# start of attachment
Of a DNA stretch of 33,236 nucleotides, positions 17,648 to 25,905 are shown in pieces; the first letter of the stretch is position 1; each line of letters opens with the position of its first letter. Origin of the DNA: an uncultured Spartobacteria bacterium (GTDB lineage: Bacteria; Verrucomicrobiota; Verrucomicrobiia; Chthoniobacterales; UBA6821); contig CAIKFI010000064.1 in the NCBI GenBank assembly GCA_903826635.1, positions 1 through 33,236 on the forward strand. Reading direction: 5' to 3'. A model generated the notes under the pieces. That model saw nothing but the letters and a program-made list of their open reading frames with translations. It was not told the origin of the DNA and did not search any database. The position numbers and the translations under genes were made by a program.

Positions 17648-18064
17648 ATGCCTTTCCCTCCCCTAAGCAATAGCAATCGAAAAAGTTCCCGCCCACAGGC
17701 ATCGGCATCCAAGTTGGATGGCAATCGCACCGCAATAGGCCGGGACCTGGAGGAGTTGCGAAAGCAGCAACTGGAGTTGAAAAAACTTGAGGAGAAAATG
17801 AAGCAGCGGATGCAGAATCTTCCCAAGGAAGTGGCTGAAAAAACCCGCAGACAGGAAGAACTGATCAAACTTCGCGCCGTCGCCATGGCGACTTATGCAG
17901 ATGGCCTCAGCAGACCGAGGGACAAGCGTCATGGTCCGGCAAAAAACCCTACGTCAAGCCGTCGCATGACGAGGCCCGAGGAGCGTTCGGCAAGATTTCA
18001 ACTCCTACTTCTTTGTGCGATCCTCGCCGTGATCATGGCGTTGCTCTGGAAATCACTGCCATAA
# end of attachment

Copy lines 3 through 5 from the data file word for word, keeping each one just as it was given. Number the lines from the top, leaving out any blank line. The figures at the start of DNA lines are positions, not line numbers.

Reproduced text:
17648 ATGCCTTTCCCTCCCCTAAGCAATAGCAATCGAAAAAGTTCCCGCCCACAGGC
17701 ATCGGCATCCAAGTTGGATGGCAATCGCACCGCAATAGGCCGGGACCTGGAGGAGTTGCGAAAGCAGCAACTGGAGTTGAAAAAACTTGAGGAGAAAATG
17801 AAGCAGCGGATGCAGAATCTTCCCAAGGAAGTGGCTGAAAAAACCCGCAGACAGGAAGAACTGATCAAACTTCGCGCCGTCGCCATGGCGACTTATGCAG